News in from Jan Korrubel, The Kingfisher in PMB. “The New Year is upon us, and there are lots of new fish waiting to find themselves attached to the end of your line! The “Fish-o-Meter” has picked up somewhat post-Xmas … perhaps it was a case of the anglers settling down for the holidays, or it was the new tackle that was getting to see the light to day…
Being a tad up and down still, the weather has kept up its mischief, alternately blowing hot and dry then cold and wet, but rainfall figures are down to single figures for the most part, with only a few double figure reports from those area’s up closer to the ‘Berg. Even though, the water table is up from the earlier rains, and rivers are still shunting. The lower stretches especially that meander through worked lands, and even in the upper reaches, while not exactly blown out, it makes for some “interesting” fishing, especially if one needs to cross to the opposite bank. Top tip: wade slowly, keep your feet (very) close to the floor, i.e. shuffle, being careful not to lift your foot too high otherwise it will get swept away and you will take an untimely swim.
With the rivers in their current state, there have in fact been NO returns from the Natal Fly Fisher’s Club anglers in the last week. Your truly however, found himself with two guests on the upper Bushman’s River. Having had no confirmed reports on the status of the river, spent the day before tying up some morsels to present to the brown spotted jewels that inhabit that piece of water – a 50:50 batch of dry flies and tungsten bombs fell off the vice that day. One the way in the river looked a tad high, but not THAT bad, so hopes of a dry fly session was high, but that was soon laid to rest within a couple of casts and only a short stretch … the water was just too fast to entice a fish up off the bottom. Switching to dry dropper yielded almost instant success, and my guests were on the board. Further success was had by disposing of the dry and switching to a double-tungsten rig to make sure that the flies reached the feeding zone in the fast flow … end count for the day coming in at 20 fish landed, five dropped and a good couple more “on-off’s”. The fish were primarily in the 6-8 inch / 15-20cm bracket, with few that came in at 9-10 inches / 23-25cm. Water temperature was a cool 14deg, which meant the fish were feeding actively. All in all, a great day in fact for two anglers fishing this piece of water for the very first time.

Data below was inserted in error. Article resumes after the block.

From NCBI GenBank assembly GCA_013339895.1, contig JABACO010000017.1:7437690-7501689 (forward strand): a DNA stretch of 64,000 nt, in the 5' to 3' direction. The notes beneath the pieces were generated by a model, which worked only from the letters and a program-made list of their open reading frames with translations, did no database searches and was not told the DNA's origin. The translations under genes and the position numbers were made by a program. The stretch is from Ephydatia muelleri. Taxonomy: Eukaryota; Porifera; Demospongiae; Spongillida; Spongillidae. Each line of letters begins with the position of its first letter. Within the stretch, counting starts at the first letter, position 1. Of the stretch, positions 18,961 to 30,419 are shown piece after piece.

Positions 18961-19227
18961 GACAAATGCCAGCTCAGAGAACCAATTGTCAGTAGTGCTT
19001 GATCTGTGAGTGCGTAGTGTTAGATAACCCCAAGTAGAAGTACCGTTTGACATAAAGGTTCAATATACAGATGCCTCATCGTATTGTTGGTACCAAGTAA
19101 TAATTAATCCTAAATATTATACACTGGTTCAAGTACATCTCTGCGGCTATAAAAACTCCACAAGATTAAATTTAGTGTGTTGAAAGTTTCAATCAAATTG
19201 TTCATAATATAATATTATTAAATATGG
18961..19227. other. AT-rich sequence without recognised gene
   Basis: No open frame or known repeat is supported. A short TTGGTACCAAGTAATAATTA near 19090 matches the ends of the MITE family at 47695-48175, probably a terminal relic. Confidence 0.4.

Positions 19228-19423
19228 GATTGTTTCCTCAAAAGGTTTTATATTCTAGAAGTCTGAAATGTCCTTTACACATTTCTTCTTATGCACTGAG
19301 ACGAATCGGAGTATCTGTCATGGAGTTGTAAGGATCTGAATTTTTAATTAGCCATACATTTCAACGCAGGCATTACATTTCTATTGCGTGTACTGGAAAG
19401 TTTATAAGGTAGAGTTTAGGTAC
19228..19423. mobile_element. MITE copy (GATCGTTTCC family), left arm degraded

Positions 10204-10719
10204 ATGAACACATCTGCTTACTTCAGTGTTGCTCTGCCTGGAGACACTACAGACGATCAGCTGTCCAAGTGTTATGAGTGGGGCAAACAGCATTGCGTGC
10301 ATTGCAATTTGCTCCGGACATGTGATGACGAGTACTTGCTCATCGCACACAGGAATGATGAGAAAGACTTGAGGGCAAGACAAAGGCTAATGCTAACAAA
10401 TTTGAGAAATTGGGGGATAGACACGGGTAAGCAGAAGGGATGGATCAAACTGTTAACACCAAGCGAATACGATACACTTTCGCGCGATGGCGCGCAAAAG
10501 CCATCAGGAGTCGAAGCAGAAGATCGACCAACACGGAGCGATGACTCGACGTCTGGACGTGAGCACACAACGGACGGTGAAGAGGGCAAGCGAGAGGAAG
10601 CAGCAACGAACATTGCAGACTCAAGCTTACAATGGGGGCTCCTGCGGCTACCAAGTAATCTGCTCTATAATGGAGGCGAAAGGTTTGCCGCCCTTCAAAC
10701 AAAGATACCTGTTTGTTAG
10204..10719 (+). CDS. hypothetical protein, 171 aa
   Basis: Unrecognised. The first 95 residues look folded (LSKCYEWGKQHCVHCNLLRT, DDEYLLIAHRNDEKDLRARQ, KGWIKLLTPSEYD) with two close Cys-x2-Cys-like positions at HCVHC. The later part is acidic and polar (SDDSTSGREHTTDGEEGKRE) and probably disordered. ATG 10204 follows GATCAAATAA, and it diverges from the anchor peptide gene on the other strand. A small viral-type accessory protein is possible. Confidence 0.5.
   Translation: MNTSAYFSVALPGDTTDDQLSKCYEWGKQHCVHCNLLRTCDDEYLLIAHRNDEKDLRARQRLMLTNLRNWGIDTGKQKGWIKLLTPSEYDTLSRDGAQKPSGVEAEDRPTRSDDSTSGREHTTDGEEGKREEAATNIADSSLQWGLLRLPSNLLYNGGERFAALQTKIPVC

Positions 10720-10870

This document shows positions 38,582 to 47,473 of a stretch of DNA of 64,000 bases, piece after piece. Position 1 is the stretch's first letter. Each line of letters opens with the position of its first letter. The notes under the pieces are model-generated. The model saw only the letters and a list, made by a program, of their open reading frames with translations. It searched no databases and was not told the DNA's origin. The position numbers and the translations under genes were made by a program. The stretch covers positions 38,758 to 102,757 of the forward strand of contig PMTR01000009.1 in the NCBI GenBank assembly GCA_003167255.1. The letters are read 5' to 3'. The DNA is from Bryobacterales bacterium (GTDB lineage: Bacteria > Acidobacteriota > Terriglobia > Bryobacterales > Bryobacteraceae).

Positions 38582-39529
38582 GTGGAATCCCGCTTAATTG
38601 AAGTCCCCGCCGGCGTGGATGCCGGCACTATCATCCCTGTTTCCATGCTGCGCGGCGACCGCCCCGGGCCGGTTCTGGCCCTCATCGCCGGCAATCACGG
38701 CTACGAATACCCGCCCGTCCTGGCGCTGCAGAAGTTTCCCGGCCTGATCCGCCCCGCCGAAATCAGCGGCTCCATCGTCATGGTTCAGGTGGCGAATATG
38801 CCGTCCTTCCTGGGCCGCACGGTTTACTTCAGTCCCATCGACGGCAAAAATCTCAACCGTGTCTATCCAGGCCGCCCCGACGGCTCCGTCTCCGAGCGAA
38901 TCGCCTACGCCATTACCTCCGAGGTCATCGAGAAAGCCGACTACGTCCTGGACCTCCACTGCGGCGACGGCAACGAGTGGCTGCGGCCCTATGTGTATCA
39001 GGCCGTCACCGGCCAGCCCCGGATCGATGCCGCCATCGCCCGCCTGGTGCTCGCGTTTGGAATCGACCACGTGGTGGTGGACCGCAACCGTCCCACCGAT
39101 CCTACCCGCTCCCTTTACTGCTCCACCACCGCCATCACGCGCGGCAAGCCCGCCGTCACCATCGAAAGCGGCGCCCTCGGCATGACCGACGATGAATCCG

With the rivers on the high side, the NFFC Stillwater anglers have been out in force by comparison, with a number of returns listed between Xmas and across New Years. Some discoloration was noted for one of the smaller waters, otherwise the Stillwater’s were noted to be brimming and clean. Water temperatures were also down to a more comfortable 16 degrees. For the most part, fish reported were in the 15-17 inch / 38-43 cm range, with just a few in the 13-15 inch / 33-38 cm class and a couple more in the 17-19 inch / 43-48cm and 21-23 inch / 53-58cm bracket. No flies mentioned in the returns of course – but other word from the water is that large dragonfly patterns along with the ubiquitous woolly bugger are the current “go to” patterns.
The bass socials have been quiet, so sadly no word from either Albert Falls or Midmar Dams. A report was received from a fly angler fishing a private Mooi River water landed twenty-five fish between 6 – 18 inches / 15-45cm and lost “plenty more”.
With the prevalence of misty cool weather in The Midlands, a number of weather-watching anglers headed north in search of better weather and the “yellow gold” that inhabits Sterkfontein Dam. No confirmed reports, but no sign of any complaining anglers back this side, so one must assume that they have had some success with the “mining” efforts…
Again … Happy New Year to all listeners and Tight Lines in the year ahead.” Thanks Jan.
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